In Tamil Nadu, biryani is fed at political rallies. Although sales are slow this year, the cadre's favorite chefs are gearing up for the assembly election
"I am waiting for the victory feast given by the candidates who won the election, and during such occasions I usually go Ila Kanakku, Where I charge 200 per head and banquet on the banyan leaf, ”says 53-year-old Basha brother, Which runs a biryani catering service out of Mamallapuram. In Tamil Nadu, the election season sees a dramatic increase in biryani sales as political parties place bulk orders of packets to distribute to cadres, or even appoint a master to prepare it at their meeting place.
Biryani catering service near Mamallapuram has been in operation for 18 years, 53-year-old Basha brother Popular with political parties to arrange an economic feast. He is taken to the venue three hours before a meeting ends, which gives him and his team time to cook a fragrant Tamil Nadu style biryani. This not only provides the audience with a piping, hot meal after the meeting, but also ensures increased attendance as the biryani scent curls its way through the venue.
"For wedding banquets, I use equal portions of meat and rice, but when it comes to a political party where there is a limitless crowd, I add a little more rice so that I serve more than a dozen. I can, ”he says. “There is no compromise in quality. I always insist on using the best quality basmati and meat. "To this end," I would rather pay less and compromise for myself and employees than to make poor quality biryani, whether it is an election meeting or campaign or wedding. " Basha insists on taking the raw material to the venue instead of letting his client supply it, stating that he always insists on staying at the venue with the raw material, and will not allow the party cadre to supply them .
The biryani master's wages for vegetable, chicken and mutton, which accompany an assistant, is based on the kilograms used and the variety of biryani -, 100, and 120 and per 150 per plate. If he prepares 25 kilograms of each chicken and rice, then that. 3,000 is paid. The serving includes a piece of meat, an egg and a generous portion of rice. Usually one kilogram of biryani with meat is enough to fill six to eight boxes.
"There are two types of biryani that I prepare: Dum And The plaintiff Biryani. For party cadres, I usually stick The plaintiff Biryani, where we cook rice and meat with spices and layer it before mixing and serving. "It tastes good," he says, even if eaten later because the cadres prefer to take packets and eat leisurely. I like this method because I want everyone to taste the best biryani.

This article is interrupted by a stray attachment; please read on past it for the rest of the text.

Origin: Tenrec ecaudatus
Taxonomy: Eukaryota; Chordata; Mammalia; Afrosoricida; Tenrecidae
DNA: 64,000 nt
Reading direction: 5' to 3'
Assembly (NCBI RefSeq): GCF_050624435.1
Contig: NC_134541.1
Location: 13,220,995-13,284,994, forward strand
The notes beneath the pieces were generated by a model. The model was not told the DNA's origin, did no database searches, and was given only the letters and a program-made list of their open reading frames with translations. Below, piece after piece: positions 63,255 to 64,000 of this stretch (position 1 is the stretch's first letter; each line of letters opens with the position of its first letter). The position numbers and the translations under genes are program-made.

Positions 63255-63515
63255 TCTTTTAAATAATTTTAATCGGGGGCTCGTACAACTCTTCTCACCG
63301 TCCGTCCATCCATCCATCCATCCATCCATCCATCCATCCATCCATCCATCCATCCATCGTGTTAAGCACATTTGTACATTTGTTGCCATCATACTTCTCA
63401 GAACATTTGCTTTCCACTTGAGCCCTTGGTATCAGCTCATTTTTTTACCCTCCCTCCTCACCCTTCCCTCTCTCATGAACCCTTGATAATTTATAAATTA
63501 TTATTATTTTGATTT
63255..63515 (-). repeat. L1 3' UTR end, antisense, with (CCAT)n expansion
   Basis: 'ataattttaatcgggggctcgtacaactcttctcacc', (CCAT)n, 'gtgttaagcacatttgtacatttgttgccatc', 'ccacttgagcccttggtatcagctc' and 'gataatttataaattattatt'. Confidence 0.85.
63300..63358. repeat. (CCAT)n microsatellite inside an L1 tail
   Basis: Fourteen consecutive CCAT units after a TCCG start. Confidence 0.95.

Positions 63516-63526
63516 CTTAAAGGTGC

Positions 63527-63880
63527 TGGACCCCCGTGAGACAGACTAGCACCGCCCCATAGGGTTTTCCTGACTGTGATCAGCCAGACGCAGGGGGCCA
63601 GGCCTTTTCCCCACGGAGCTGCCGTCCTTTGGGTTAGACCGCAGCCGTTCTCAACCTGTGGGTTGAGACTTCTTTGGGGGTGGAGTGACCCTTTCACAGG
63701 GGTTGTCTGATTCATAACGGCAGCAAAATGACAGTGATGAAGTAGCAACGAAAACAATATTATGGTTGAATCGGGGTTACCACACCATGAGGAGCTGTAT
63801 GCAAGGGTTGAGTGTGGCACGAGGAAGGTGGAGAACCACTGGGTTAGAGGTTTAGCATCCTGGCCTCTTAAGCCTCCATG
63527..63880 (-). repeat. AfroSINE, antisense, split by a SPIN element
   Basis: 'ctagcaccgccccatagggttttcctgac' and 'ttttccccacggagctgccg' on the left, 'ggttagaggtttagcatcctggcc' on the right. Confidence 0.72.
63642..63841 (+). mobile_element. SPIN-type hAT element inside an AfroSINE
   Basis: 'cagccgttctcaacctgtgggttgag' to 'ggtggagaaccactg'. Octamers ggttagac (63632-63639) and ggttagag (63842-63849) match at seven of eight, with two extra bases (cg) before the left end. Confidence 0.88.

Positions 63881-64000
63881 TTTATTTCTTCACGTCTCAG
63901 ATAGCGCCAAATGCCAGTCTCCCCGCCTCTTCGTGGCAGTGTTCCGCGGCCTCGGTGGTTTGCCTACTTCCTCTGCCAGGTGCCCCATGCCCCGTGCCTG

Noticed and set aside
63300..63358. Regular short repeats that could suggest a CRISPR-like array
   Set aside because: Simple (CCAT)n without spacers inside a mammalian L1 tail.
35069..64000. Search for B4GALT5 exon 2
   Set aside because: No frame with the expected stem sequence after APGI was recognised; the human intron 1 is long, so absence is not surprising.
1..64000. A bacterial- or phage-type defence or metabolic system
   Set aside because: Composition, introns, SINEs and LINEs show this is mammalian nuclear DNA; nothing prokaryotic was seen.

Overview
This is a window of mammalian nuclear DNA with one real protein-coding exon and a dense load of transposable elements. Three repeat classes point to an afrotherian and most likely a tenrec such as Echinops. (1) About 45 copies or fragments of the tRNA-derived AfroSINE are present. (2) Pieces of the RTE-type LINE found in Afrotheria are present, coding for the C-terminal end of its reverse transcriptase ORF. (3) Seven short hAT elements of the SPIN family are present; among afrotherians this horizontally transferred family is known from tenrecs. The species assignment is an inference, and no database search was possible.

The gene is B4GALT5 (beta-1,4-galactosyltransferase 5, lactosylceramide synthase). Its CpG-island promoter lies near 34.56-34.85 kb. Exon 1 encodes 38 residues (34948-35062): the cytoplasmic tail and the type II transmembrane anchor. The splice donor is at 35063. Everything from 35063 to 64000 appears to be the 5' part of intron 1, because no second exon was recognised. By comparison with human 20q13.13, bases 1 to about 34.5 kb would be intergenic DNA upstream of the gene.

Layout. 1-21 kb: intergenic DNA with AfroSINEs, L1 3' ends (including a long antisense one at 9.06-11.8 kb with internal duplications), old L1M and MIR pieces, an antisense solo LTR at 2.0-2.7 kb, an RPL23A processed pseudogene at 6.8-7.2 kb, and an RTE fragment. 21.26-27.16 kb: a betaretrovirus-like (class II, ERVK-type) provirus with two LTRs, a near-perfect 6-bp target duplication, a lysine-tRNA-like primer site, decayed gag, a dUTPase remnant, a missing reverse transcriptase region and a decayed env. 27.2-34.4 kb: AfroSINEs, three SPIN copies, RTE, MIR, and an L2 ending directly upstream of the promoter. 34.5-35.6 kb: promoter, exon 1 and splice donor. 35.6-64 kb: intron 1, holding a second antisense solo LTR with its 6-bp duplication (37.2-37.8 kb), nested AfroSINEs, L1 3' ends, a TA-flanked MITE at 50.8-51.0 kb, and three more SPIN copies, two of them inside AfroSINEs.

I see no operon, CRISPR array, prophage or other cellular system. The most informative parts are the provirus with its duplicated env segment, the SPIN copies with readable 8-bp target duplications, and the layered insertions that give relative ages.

When the order is too large for him to handle, he invites the Biryani masters of the neighboring districts to join the task. "To prepare for 1,000 people, we use several cauldrons and allocate one master for two cauldrons. Generally, we cook 25–30 kg of rice and meat in each batch.
This year, the city's biryani kitchen is not as busy. “Even during the lockdown, we had good sales as we could open the shop during the scheduled hours, but it was submerged after the announcement of assembly election dates. No party has placed bulk orders yet, and even the public has become wary of spending these days, ”says Anees Ahmed, managing partner for all 14 branches of the Star Biryani outlet in Chennai , In previous elections, there have even been pre-orders of between 500 and 2,000 packets a day.
It is a similar story on small stalls. Mohammad Nihal, who stalls Biryani at ECR near Mamallapuram, says, “During the last elections, we supplied 600 to 1000 biryani parcels per day to all parties. This is the worst we have been in business in 20 years. No orders have been placed mainly due to the cash crisis and epidemic situation.
Star Biryani, Ambur managing director, Munir Ahmad, says "restricted cash flow is the major reason for the sluggish sales", adding that the Election Commission of India is "keeping an eye on the biryani movement" and is seeking details Who paid and how. Was made. "Strict vigilance has prevented parties from spending on biryani as it may be considered electoral spending," he says.
Basha says that he supplied around 3,000 packets of biryani during the last assembly election, but this year he is between 50 and 100 packets a day. "It is probably the epidemic that has made the parties avoid heavy crowds or large-scale food," Basha, however, expects to have better sales on polling day – April 6 – as food will be served to cadres and polling booth managers.
He says, "Whatever the candidates endorse, they all agree on biryani for lunch on election day."